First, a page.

7. Gravatar of MP MP
    16. October 2012 at 22:39

    Scott, Suvy,

    In ‘ease of firing people’, as in many other things, the UK is pretty well approximated as being between the US and Europe. When my firm was laying people off, the US employees were out the door in a day with a smallish package. The UK had a months-long statutory process with mandatory employee councils on how the jobs could be saved. Eventually, the cuts were made, but everyone who went got a fair chunk of cash. On the Continent, they didn’t even start the process, just relied on attrition (which was down).

    I think that was pretty representative.

  8. Gravatar of James in London James in London
    16. October 2012 at 23:51

    The revisions to the UK GDP data have been large, and continue to be large. There have been large, really large, one-offs in 2q (the Jubilee and its associated extra public holidays) and the Olympics in 3q. Many experts here believe the GDP numbers are seriously underestimating economic growth.

    Somewhat more flippantly, there are less long term wage slaves around than there used to be. “Outsourcing” of public and private sector jobs has led to much more flexible job contracts overall. As a result overall job security is far lower in the UK these days than it used to be. While people in work show sticky downward wages, high levels of job turnover are leading to much more flexible wages across the economy, leading to somewhat lower incomes but more employment.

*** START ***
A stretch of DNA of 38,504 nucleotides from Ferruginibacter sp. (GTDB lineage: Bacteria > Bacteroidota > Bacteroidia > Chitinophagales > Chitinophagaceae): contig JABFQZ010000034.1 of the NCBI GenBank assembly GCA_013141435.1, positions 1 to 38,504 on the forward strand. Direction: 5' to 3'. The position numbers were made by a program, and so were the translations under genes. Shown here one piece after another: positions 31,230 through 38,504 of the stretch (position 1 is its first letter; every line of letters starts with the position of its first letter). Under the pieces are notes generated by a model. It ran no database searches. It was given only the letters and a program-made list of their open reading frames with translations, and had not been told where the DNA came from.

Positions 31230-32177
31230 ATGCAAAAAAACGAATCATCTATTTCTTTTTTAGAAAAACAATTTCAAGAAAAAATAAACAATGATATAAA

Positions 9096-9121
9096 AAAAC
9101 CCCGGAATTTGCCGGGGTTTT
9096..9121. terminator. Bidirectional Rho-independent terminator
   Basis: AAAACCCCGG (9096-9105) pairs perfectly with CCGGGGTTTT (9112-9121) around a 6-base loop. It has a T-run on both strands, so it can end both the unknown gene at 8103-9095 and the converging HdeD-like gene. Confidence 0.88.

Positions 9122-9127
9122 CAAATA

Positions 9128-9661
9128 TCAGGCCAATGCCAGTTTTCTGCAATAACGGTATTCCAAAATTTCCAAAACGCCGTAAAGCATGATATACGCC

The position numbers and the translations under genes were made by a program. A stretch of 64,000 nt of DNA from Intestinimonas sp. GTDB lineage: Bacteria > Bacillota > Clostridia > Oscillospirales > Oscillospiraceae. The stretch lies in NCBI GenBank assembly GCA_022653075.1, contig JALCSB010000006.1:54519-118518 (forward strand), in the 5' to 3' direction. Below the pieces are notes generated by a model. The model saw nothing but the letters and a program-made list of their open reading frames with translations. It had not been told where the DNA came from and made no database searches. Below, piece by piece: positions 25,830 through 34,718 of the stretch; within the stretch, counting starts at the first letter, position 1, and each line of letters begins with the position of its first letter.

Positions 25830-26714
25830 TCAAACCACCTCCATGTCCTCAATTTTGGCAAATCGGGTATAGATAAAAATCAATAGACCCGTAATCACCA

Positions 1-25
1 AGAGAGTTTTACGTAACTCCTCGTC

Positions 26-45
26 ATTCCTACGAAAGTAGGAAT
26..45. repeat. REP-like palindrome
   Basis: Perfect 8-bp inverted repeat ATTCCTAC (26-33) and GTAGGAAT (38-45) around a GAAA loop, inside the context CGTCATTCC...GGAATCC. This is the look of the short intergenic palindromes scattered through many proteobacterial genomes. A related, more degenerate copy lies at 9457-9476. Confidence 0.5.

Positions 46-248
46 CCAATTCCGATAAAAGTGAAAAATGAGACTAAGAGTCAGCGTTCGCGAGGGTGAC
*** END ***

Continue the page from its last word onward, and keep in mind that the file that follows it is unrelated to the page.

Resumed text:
Of course, this doesn’t really help much with the fiscal deficit and excess debt in the short term, but should be good for productivity and RGDP in the medium term and eventually on the fiscal deficit and excess debt in general.

  9. Gravatar of Mark C Mark C
    17. October 2012 at 04:44

    “So here’s my question to those who defend the relevance of the E/pop ratio; does it accurately portray the severity of the UK double dip recession?”

    UK real GDP dropped 6.1% YoY in Q1 2009 while US real GDP declined 4.6% YoY in Q1 2009. But UK unemployment rate increased from 5.5% in early 2007 to a high of 8.4%, a 2.9 percentage point increase while US unemployment rate increased from 4.4% in early 2007 to 10% at its highest, a good 5.6 percentage point increase.

    So by the same logic, unemployment rate isn’t really doing such a terrific job also.

    I really think both data are relevant, and one should always look at BOTH data as a whole to get a better idea of the US labor market. Here’s a paper by BLS on the ratio: